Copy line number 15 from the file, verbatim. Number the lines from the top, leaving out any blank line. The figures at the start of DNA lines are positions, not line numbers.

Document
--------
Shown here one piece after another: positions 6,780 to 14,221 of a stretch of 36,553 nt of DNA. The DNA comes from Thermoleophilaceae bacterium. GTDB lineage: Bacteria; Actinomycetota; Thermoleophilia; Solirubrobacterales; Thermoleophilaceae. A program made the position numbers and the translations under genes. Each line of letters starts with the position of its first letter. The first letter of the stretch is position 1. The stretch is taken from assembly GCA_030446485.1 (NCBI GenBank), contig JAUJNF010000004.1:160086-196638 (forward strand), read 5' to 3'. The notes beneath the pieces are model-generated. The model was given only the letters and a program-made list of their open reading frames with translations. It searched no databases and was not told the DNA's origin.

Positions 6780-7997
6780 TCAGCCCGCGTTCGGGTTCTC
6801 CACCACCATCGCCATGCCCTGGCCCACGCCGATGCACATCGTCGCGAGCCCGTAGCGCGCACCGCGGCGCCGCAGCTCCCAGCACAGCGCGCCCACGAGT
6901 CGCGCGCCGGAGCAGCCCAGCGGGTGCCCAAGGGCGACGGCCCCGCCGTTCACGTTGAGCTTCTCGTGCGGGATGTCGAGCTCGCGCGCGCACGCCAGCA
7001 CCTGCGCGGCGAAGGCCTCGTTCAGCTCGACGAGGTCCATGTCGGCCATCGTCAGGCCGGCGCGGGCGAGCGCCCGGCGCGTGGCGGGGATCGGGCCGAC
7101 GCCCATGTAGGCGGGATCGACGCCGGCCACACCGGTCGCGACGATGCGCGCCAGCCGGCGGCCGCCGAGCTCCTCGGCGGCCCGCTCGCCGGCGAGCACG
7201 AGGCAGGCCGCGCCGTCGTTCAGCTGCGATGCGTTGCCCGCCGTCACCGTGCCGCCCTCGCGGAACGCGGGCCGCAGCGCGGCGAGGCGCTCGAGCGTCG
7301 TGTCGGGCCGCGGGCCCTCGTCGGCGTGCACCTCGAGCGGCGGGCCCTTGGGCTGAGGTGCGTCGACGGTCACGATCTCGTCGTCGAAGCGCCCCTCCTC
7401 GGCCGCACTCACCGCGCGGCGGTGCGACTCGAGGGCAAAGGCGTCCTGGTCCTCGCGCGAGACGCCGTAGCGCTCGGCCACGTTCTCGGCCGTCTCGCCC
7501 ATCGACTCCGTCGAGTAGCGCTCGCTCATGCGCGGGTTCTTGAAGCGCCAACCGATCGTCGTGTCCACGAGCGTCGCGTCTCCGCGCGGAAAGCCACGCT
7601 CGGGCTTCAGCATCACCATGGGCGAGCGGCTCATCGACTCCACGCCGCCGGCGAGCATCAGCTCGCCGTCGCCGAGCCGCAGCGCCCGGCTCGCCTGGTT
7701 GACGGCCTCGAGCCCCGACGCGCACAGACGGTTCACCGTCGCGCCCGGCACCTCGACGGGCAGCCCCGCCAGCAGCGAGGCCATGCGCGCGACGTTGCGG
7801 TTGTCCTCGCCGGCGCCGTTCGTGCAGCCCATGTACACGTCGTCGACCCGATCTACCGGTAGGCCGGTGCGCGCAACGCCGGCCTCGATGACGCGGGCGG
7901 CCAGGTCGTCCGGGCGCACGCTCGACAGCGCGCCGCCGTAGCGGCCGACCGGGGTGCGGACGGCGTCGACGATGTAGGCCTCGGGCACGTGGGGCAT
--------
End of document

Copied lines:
7901 CCAGGTCGTCCGGGCGCACGCTCGACAGCGCGCCGCCGTAGCGGCCGACCGGGGTGCGGACGGCGTCGACGATGTAGGCCTCGGGCACGTGGGGCAT